TCU beat Iowa State 55-3. Horned Frog fans joined the team on the field as Big 12 commissioner Bob Bowlsby presented the conference championship trophy.

“It took some schools 16 years to win a Big 12 championship,” said TCU athletic director Chris del Conte. “It took us three.”

Patterson’s championship prediction now was reality.

“It’s not surprising to us,” said White. “We really felt like we could play at this level and play in this league.”

Carter said: “We’re the first [TCU] team to win the Big 12. It was exciting, knowing we had done it with a group of guys who understood how much work it took to get there.”

The morning after the Iowa State victory, the 12-person national playoff selection committee picked Ohio State and Florida State, instead of TCU.

Patterson took the committee’s decision in stride, affirming his pride in the team and its remarkable season. “They won with class.”

TCU accepted an invitation to play Mississippi in the Chick-fil-A Peach Bowl on New Year’s Eve­—a game the university had never played.

The bowl was the first “New Year’s Six” game in college football history.

The last-minute playoff snub hurt some feelings. White said the Horned Frogs were still fighting to gain national respect. “We still feel like it’s us against the world,” he said before the game against Iowa State. “We take that as a motivation.”

When TCU unfurls its first Big 12 championship banner in the Camden Yards of College Football, the team’s accomplishments in 2014 will be memorable.

Boykin was selected as the conference’s Offensive Player of the Year. Linebacker Paul Dawson earned the conference Defensive Player of the Year honors as well as an All-America first team spot.

With 59 yards in the Peach Bowl, Doctson broke TCU’s all-time record for both touchdown receptions and total receiving yards.

Boykin’s name is all over TCU’s record book. He was named a Davey O’Brien finalist for being one of the top three quarterbacks in the country. Boykin was the first finalist to represent O’Brien’s alma mater, but the quarterback finished second in final voting.

The Frogs’ four victories against Top 20 teams were a first in the university’s football history.

Perhaps because TCU fielded the nation’s most improved offense, Patterson won the AP’s Big 12 Coach of the Year distinction. He also won five national coach of the year awards.

The head coach showed leadership in his willingness to evolve in new directions with the offense. As a result, TCU moved from 106th in total yards in 2013 to fifth in 2014.

TCU’s first Big 12 championship season may not have ended with a national title and a solid purple pyramid, but it marked another step in the team’s ascent.

“You need to go prove you’re part of the new royalty of college football. We’re a young football team. We just need to keep growing up.”
Gary Patterson

“TCU has already won,” said Patterson at midseason before the playoff hoopla and late-season debate on better wins versus worse losses. He pointed out TCU’s inclusion in the Big 12 and a new stadium as evidence of the off-the-field victories.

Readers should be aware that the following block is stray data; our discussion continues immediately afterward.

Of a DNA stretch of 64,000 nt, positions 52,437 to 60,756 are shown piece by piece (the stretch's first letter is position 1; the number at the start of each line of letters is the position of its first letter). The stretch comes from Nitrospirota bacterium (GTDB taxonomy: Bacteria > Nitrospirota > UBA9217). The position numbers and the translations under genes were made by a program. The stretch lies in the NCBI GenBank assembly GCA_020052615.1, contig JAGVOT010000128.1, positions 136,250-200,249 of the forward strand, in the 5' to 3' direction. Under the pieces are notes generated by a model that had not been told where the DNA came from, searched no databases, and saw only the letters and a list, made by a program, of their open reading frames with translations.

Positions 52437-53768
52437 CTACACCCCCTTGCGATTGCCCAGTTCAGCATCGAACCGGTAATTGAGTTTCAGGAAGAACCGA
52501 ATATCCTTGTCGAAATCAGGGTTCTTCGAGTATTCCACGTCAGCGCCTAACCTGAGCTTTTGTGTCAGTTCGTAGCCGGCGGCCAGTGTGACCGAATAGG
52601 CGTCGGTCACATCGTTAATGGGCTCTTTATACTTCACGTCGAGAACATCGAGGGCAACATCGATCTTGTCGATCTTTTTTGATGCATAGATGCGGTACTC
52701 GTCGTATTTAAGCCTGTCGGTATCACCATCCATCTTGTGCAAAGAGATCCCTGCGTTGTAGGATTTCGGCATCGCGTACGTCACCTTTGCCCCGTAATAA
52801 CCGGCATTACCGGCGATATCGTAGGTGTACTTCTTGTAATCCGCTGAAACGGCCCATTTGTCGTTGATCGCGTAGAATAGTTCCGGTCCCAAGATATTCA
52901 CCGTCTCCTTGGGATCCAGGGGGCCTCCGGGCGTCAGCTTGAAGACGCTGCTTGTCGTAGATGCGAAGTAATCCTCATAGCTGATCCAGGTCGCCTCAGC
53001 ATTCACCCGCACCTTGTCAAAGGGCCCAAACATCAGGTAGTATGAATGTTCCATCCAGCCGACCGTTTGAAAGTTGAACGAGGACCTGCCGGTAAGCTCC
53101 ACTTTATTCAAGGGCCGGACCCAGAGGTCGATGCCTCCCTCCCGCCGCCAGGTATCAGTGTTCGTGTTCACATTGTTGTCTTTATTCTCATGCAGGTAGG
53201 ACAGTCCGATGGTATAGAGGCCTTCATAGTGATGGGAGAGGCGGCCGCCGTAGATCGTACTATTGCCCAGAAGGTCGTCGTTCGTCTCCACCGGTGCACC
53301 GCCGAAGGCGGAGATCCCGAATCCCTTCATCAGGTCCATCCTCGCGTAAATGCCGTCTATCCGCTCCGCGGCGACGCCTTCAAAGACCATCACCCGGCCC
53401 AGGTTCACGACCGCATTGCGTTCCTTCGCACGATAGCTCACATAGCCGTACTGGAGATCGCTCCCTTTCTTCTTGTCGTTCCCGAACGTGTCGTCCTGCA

The national attention was helpful too. “TCU won during this entire process in terms of media exposure,” said Del Conte. “It’s been a great thing.” In a sport where public perception plays a large role, shining a flattering light on the university’s football program could have far-reaching benefits.

In November, the Fort Worth Star-Telegram reported that seven out of 10 high school football players consider TCU and Baylor to be the “Class of Texas.” For perspective, the young players surveyed were not alive when the Southwest Conference ended in 1996.

And, Patterson wants off-the-field success to be just as important as sports trophies. “We have made a name for ourselves in developing kids, not just football players but people,” he said. “That’s probably what I pride myself in the most.”

The program wins with players such as Carter, who earned a bachelor’s degree in sociology but returned as a graduate student to lead the team in his fifth year. He credited fellow senior safety Geoff Hooker ’14 for being “the glue to the defense.”

Carter said winning depended on walk-on players, many of them paying their own way through TCU, who run scout teams in practice. “They’re really the key.”

Carter also credited the fans, students and alumni for their support. “We are all one heartbeat,” he said. “We all believe in the same thing.”

With 14 starters returning for 2015, the Frogs will have big dreams to chase. The team returns to practice in the spring, starting at the bottom of the pyramid with attitude, accountability and a sense of family.

 

The pyramid “becomes blank, and [players] have to earn it all again,” said Patterson.

“You need to go prove you’re part of the new royalty in college football,” said the head coach after learning of the team’s playoff fate. “We are a young football team. We just need to keep growing up and keep moving forward.”

As for the team’s seniors, they earned a spot in the Horned Frog record book as well as ownership of TCU’s first Big 12 championship.

“To be the first one to do it, that’s amazing,” said Carter. He thought about his summer prediction of a Big 12 championship at the Peach Bowl announcement in early December.

Memories of the seventh-place preseason projection and the media warnings that TCU couldn’t compete in a powerful conference rushed back.

“What are they going to say now? TCU just won the Big 12,” said Carter. “They have nothing to say now.”